Like many other high(er) end Linksys devices, the EA8300 comes with a dual-boot setup (meaning you can switch to the previously working partition after invoking three failed reboots). Recovery via serial console and tftp is available, if there is something like a push-button tftp recovery method is something you'd have to ask someone with the device, e.g. jeff.

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Yes, all three radios are working well for me. There's some more information on the device at https://openwrt.org/inbox/linksys/linksys_ea8300 (which I will need to update at some point soon). Note that the two, 5 GHz radios operate on different portions of the band (probably a good idea anyways).

slh is spot on for the build approach needed before the Pull Request is accepted and merged. No, I don't know when that might be.

The device should work with the EU variant, though I don't have one that I can try with myself. I can try to find the GPL drop for the EU version (or if you do, let me know where you downloaded it from) and confirm that the partitioning is the same.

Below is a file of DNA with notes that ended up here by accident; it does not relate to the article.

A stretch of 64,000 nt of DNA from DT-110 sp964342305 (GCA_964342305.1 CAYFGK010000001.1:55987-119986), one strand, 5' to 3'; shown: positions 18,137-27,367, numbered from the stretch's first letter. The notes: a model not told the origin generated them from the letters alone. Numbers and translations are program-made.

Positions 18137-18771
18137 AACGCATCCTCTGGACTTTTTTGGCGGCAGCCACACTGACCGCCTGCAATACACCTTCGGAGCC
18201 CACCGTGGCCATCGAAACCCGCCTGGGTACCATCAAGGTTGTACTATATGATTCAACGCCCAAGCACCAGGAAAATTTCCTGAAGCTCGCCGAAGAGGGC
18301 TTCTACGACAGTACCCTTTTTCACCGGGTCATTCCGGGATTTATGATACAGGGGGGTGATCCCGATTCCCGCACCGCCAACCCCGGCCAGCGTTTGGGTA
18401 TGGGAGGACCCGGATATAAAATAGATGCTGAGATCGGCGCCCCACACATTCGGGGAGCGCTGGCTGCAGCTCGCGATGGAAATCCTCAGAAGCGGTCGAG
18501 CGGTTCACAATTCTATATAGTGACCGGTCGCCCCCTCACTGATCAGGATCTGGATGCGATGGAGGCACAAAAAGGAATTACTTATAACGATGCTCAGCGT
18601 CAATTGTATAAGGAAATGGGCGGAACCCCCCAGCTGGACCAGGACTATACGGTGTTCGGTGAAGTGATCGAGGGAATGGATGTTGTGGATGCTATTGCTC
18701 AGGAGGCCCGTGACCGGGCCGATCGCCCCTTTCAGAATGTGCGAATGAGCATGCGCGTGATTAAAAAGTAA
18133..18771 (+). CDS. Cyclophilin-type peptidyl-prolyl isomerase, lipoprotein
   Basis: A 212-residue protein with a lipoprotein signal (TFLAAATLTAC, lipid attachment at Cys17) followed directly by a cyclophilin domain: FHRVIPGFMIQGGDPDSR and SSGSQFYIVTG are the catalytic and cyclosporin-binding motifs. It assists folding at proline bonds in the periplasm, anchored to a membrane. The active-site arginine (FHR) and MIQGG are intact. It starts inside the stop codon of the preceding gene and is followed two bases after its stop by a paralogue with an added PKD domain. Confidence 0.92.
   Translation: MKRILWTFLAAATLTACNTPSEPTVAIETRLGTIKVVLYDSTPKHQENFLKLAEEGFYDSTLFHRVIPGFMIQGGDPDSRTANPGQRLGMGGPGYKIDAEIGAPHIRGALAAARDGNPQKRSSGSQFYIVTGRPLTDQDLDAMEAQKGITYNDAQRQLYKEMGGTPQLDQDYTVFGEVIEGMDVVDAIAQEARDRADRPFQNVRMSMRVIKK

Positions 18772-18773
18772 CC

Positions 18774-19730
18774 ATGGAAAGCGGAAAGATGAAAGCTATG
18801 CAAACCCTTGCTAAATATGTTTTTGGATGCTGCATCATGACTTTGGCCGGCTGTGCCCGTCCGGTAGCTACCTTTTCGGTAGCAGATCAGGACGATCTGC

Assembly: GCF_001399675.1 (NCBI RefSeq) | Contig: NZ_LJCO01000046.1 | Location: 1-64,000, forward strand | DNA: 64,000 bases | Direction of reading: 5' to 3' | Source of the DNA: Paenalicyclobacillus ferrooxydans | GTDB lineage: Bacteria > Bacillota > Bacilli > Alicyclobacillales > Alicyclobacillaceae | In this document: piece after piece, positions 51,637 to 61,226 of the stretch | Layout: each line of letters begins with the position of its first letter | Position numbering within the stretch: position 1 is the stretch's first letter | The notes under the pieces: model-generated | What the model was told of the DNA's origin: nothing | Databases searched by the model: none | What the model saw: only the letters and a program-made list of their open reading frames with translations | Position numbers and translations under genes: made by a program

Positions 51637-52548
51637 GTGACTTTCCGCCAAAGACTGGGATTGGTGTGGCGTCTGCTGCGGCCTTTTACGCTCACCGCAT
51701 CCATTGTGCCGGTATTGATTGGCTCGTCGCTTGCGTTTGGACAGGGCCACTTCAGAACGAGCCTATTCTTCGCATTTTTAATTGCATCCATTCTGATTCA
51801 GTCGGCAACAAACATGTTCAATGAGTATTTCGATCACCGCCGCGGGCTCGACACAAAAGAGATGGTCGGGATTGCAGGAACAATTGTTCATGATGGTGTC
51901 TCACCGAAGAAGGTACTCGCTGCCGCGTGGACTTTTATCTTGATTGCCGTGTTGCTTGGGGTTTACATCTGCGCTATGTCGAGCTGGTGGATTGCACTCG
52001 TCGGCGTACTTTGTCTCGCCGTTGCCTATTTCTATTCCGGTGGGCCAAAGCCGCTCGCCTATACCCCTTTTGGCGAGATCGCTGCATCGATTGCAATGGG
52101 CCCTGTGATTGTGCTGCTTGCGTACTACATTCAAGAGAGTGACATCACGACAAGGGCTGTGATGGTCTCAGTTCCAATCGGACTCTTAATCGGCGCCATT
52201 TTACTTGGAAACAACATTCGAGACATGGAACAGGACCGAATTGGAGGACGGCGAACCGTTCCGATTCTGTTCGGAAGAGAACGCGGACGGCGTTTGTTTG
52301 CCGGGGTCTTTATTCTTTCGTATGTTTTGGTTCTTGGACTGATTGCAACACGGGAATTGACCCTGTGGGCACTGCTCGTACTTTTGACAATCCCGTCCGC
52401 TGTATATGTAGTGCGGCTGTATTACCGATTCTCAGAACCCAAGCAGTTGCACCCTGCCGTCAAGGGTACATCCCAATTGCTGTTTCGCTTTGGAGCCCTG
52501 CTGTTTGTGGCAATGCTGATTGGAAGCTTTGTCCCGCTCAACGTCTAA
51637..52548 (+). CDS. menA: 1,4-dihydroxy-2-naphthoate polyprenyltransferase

The PR is presently set up for the FCC "cal" data which should provide reasonable performance with the EU model. I have already packaged the EU (and IC and AP) variant cal data in the PR. If you build your own firmware, at the bottom of target/linux/ipq40xx/files-4.14/arch/arm/boot/dts/qcom-ipq4019-linksys_ea8300.dts you'll see three sections that look like

&wifi0 {
        status = "okay";
        qcom,ath10k-calibration-variant = "linksys-ea8300-fcc";
};

If you change that to linksys-ea8300-eu in each, it should pick up the EU cal data. I don't have the "magic decoder ring" for that Qualcomm/Atheros format, but it would surprise me if it dramatically alters the wireless performance. Note that this is the "generic" data for the radios and that each unit has its own specific data that is combined with this for "fine tuning" of the radio. At some point I was going to look into "device-tree overlays" to allow a single ROM to be used for any of the variants, but haven't gotten there yet to evaluate the possibilities further.

The factory images built will flash through the factory GUI. There are ways to avoid signing up for a Linksys Smart Router (?) account when you boot the router. As I recall, not plugging in the WAN cable makes it easier. Even if you do, you can still reset to OEM defaults and start fresh.

I have not found a solder-less way to enter the boot loader.

As slh points out, it is a dual-firmware unit that can be swapped to the other partition from OpenWrt, or will do so automatically after three failed boots.